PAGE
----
I vividly recall my warm-up session and just how good it was. I was flushing it, and honestly only missed one shot all warm-up. I was ready. Of course, what do I do on the first tee? Pull it left, lose the ball and make a six. It was weird; I honestly did not feel too nervous — I just really miss-aligned myself for fear of going right and over did it. As the round went on, I continued to struggle. I just kept telling myself have fun, and remember this is just a prep for 2013. I got a bit discouraged on the back after a few three-putts and left the course sour about how poor I played. But I was still excited to be back in professional golf, and looking forward to 2013.

Once again, thank you all so much for the read. It has been a lot of fun writing these entries and even more fun hearing all the well wishes from the community.

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I am a very proud member of the PGA of Canada, and love all aspects of this great game. I had ulcerative colitis in 2010 and 2011, and had my colon removed in August of 2011. It was the best decision of my life. I am currently working hard on my game and career, and I love the opportunity to share my story with the GolfWRX community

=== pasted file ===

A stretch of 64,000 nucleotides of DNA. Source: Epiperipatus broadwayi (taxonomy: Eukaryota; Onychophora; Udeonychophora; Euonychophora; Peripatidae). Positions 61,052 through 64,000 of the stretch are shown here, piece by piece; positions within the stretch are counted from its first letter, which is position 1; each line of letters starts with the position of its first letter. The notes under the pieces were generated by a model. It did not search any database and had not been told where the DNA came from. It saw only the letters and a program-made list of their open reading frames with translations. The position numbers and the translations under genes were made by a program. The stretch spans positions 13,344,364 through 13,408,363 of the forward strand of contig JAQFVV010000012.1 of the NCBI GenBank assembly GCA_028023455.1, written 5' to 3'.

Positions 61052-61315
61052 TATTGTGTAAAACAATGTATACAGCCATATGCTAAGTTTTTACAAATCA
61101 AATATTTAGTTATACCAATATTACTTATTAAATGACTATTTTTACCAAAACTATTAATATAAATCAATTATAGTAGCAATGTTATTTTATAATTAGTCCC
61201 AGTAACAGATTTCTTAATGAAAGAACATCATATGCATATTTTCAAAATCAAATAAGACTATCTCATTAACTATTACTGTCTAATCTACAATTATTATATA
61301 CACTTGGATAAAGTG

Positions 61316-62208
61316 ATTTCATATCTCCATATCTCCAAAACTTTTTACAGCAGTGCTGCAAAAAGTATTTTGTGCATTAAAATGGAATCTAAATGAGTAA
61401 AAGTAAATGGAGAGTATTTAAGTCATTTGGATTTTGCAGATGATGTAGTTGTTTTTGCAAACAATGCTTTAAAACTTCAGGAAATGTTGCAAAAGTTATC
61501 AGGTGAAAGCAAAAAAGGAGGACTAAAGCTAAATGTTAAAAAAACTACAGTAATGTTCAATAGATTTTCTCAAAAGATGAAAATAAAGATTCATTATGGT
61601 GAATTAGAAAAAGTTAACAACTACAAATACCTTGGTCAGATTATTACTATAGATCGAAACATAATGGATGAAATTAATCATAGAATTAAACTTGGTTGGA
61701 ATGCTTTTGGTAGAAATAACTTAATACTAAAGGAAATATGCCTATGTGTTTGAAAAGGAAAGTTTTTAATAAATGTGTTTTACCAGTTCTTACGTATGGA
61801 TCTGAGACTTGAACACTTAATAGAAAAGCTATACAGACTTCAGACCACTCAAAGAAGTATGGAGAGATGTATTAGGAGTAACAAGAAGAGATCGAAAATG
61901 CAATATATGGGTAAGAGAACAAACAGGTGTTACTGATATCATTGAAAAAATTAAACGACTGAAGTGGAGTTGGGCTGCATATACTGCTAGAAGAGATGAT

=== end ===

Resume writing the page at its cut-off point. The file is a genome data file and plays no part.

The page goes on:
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  1. Brian Cass

    Jan 29, 2013 at 12:56 pm

    A great story. That’s inspirational!

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Opinion & Analysis

Have you got Golfzheimers?

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While it has taken more than a quarter century of teaching golf to arrive at this point, I have come to the conclusion that there is an as-yet-unnamed epidemic condition afflicting a great majority of players. This condition is so prevalent that I think it is high time it was given a name. So let me be the first to navigate those uncharted waters and give it one in hopes that, once formally recognized, it will begin to be more seriously studied in search for a cure. I will call this condition “Golfzheimers,” as it is the complete inability most golfers have to remember the vast majority of good shots they have ever hit (even those hit only moments before), while having the uncanny ability to instantly recall every chunk, shank, skull, and chili-dip they’ve hit since sometime back around when balls were still covered with balata.